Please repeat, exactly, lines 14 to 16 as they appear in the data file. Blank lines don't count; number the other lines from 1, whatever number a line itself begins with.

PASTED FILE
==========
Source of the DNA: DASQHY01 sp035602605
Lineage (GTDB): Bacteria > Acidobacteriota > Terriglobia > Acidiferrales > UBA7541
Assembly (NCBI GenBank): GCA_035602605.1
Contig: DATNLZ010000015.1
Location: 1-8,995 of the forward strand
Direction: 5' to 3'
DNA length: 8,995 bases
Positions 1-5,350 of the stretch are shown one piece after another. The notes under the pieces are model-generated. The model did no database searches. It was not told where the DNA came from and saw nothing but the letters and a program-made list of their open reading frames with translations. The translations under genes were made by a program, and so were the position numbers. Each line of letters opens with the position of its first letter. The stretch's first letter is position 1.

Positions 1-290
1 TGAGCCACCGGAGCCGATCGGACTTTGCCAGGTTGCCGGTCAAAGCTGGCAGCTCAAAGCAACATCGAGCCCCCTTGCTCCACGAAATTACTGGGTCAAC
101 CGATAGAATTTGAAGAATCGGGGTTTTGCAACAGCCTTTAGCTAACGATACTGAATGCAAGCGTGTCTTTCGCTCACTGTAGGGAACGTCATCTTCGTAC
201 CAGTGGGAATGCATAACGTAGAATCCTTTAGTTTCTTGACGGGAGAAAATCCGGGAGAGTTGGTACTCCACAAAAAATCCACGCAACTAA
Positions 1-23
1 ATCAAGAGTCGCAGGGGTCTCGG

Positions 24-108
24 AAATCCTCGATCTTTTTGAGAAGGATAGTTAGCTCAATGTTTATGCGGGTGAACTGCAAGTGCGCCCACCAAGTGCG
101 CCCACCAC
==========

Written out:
1 ATCAAGAGTCGCAGGGGTCTCGG

Positions 24-108
24 AAATCCTCGATCTTTTTGAGAAGGATAGTTAGCTCAATGTTTATGCGGGTGAACTGCAAGTGCGCCCACCAAGTGCG